Scientists have Envisioned a time in medicine when patients no longer had to go through trial and error to determine which drugs would help treat or cure them when they were ill – and that era could soon come, because the hospital And medical centers are collecting information on patients and sequencing their genes.
“These research experiments have been done in the past to try to understand the disease better,” Jonathan Sheldon, global vice president of Oracle Health Sciences, said in an interview with US News. “We still need to do this, but we are in a situation right now in which some academic medical centers are using that information to make clinical decisions.”
He explained that along with changes in the way patients are cared for, there are also some changes in the way medical records are shared and preserved, which would allow more health care providers to do so, and how to be the most effective providers. Huh . These recommendations were outlined in a white paper, “From Development to Revolution: Building the Genomic Structure of the 21st Century, “Released on Thursday, and was followed by a panel discussion about policy changes. The event, in which Sheldon was a panelist, was held at the Capitol Visitor Center in Washington.
Individual hospitals and medical centers are beginning some of these studies. Brian Wells, Associate Vice President of Health Technology and Academic Computing at Penn, shared in the panel that researchers are investigating how some patients metabolize drugs so that doctors can do that job correctly. One of the studies will show how quickly smokers metabolize nicotine, and will help guide doctors in determining whether to stop smoking patches or Chantix, a pill.
In health care circles, precision medicine is a Topics most talked about The year since President Barack Obama mentioned it in his Union address. The human genome has been sequenced since 2003, but over the years this data remains mostly stable, except for a handful of academic medical centers or genetic testing facilities.
“It will be possible in the coming decade that genomic data will play a role in health care decisions,” said Josh New, a policy analyst at the Center for Data Innovation and a moderator of Thursday’s panel.
However, efforts have been underway for some time to prepare for the age of precision medicine. In 2009, through an economic stimulus package, the federal government funded $ 19 billion to hospitals and individual doctors who adopted electronic medical records. The move worked extensively: Before the passage of the stimulus bill, 9.4 percent of hospitals had adopted the technology. By 2014, the participation rate reached 75.5 percent, according to a Data brief Compiled by the Government’s Office of the National Coordinator for Health Information Technology.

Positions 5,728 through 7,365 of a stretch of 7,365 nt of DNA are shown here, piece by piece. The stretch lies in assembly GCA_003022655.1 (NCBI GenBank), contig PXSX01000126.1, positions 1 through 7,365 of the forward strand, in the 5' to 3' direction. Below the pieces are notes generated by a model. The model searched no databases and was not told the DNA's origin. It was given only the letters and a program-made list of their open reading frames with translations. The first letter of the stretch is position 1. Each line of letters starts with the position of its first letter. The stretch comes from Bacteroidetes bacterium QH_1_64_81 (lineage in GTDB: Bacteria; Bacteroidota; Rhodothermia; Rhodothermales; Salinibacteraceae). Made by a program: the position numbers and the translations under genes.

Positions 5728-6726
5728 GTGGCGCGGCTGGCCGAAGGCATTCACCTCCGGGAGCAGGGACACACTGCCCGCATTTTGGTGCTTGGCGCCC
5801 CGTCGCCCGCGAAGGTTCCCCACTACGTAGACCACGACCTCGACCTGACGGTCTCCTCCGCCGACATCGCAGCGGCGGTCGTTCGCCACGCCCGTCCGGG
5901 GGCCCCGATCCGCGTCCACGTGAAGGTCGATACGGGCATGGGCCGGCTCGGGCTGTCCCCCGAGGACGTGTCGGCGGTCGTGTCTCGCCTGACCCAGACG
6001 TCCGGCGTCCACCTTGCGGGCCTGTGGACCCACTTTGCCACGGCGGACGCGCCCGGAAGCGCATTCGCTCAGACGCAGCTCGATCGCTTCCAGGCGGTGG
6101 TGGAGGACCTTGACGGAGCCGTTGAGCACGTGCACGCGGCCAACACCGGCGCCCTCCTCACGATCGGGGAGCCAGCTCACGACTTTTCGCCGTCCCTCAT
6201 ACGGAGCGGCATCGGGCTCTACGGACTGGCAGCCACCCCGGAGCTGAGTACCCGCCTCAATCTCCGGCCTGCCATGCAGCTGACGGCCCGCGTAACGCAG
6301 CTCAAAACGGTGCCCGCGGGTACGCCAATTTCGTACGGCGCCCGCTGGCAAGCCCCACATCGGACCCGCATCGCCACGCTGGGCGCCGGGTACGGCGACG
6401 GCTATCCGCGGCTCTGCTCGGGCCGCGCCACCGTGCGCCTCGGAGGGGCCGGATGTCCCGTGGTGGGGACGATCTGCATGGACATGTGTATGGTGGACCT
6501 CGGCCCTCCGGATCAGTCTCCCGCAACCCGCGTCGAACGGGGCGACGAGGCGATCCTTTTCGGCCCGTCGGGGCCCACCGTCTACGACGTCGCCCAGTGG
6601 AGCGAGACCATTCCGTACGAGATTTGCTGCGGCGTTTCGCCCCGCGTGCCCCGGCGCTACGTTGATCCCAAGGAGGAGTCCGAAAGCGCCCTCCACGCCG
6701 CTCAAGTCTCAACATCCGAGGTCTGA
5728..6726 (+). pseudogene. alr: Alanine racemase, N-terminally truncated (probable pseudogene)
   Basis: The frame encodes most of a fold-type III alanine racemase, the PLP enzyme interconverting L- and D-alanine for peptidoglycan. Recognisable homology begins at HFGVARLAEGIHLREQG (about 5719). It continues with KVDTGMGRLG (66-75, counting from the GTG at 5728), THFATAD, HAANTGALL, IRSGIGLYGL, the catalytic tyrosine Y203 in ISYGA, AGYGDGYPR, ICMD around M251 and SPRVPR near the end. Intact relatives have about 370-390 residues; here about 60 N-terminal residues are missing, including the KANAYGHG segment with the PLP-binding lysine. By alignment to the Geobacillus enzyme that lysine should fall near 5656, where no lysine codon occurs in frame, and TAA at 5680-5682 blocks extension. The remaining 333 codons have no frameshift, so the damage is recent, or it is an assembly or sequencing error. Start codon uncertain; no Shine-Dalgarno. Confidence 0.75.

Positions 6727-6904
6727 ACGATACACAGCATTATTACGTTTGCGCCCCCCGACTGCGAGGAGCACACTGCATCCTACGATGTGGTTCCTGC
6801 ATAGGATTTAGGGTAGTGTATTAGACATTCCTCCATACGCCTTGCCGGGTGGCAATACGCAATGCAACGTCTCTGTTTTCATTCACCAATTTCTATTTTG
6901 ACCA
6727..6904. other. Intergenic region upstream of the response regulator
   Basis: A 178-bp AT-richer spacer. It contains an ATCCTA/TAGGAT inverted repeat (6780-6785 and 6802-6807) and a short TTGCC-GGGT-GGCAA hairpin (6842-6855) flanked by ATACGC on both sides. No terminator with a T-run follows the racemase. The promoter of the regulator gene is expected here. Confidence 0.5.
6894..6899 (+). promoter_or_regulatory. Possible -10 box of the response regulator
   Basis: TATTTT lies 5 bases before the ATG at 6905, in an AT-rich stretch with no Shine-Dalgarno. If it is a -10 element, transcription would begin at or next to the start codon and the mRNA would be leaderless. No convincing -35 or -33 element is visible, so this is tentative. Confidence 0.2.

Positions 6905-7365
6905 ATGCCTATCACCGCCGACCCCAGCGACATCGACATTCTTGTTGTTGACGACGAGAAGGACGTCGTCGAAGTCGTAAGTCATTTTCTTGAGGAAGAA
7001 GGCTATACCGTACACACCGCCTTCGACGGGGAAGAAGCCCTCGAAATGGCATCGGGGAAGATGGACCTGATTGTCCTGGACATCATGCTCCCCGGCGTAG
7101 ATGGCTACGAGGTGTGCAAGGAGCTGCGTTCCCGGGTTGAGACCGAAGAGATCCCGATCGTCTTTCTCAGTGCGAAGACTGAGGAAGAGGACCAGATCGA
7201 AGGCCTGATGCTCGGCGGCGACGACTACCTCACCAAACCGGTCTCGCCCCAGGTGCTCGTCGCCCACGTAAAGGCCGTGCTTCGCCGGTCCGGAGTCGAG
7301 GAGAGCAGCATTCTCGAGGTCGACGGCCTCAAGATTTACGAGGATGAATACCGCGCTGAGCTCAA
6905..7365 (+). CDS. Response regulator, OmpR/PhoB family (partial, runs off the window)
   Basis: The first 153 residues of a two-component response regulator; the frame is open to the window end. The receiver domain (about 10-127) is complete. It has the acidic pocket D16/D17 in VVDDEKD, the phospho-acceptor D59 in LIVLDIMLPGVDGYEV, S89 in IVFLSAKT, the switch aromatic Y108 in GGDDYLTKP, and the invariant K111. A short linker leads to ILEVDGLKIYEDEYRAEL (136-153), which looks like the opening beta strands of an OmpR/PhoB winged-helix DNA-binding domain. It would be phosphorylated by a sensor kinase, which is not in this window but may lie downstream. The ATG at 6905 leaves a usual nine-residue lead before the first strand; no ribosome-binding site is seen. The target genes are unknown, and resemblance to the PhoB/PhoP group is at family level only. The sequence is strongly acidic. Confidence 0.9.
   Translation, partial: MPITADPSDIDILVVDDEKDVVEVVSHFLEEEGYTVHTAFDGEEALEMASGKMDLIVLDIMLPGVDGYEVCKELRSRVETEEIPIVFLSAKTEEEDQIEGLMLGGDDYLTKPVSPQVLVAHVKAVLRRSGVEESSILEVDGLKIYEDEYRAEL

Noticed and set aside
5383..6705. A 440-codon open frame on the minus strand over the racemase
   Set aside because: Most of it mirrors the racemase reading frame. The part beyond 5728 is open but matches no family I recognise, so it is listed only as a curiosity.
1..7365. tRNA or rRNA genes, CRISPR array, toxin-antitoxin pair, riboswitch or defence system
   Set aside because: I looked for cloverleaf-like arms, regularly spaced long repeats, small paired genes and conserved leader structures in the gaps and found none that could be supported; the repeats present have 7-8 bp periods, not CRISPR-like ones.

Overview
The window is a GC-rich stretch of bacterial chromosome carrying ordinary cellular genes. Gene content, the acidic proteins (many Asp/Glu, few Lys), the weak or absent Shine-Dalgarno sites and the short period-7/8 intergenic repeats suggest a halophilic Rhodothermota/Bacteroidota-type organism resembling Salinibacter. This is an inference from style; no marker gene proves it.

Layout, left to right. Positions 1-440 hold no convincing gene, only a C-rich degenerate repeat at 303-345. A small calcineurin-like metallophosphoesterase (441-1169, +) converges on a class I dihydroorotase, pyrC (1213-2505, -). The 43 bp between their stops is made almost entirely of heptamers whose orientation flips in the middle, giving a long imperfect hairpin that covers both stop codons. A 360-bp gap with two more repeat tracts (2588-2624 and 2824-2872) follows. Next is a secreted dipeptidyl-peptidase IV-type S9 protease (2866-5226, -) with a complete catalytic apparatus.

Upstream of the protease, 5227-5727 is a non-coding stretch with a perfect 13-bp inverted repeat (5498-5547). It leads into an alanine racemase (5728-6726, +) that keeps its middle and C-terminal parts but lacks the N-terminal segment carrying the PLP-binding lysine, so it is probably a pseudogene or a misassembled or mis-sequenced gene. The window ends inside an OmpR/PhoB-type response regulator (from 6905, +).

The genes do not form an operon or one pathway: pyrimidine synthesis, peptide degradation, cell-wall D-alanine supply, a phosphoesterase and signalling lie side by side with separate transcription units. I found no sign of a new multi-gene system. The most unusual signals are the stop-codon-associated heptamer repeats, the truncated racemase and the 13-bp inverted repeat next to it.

This initiative was ultimately to form the basis of taking into account not only the clinical history of a patient, but also his genetic code. However, these records exist largely in a void. For the most part, one hospital or provider cannot send data to another, leaving patients with the same cumbersome procedure when their records were kept in paper files.
“As long as we can deal with the differences in clinical data, genetic data will make no sense,” Sheldon says.
Experts say that modernizing laws that protect patients’ privacy and safety will greatly improve health providers’ and hospitals’ ability to track patient information and exchange with others. Much has changed since these laws were enacted: patients can keep their records on their cell phones, iPads, or laptops – devices that simply did not exist or were not widespread when laws were passed.
Legislation under the Health Insurance Portability and Accountability Act of 1996, where and with whom health care information can be shared. Although legislation was passed to protect people’s privacy and to ensure that their medical information was not compromised, many experts say the data needed to be more accessible to achieve better results is.
“How are we able to access the data if we are under all these regulatory requirements?” Asked on Thursday’s panel by Enroz Berrandt, vice president of analytics and information at the University of Pittsburgh Medical Center.
New York Genome Center Deputy Scientific Director of Informatics Toby Bloom said on the panel that one way of restructuring medical records would be to give more control to patients. Patients said, if they needed to be able to provide their records for medical research, if they wanted something like that. “I don’t believe in getting rid of all the rules,” she said. “I just want the right rules for patients.”
While precision medicines promise to find treatments for individual ailments, Dr. Dean of Boston University’s School of Public Health, Drs. Sandro Galia believes that other major issues in public health will take a back seat.
In an interview with US News, he said, “The major challenge is that the genomic medicine agenda is for the development of highly specialized, highly specialized drugs rather than an approach to make populations healthier.”
For example, genetics will not solve the socio-economic and racial disparities that exist in the US in terms of problems that affect certain populations – including obesity, teen pregnancy, or type 2 diabetes. Any of these, Gallia indicates, may be influenced by precision medicine, but by living conditions and environmental factors that can be dealt with through health-related initiatives.
“We need careful judicious repetition of our enthusiasm with personalized medicine to balance it with the health of the population,” he says.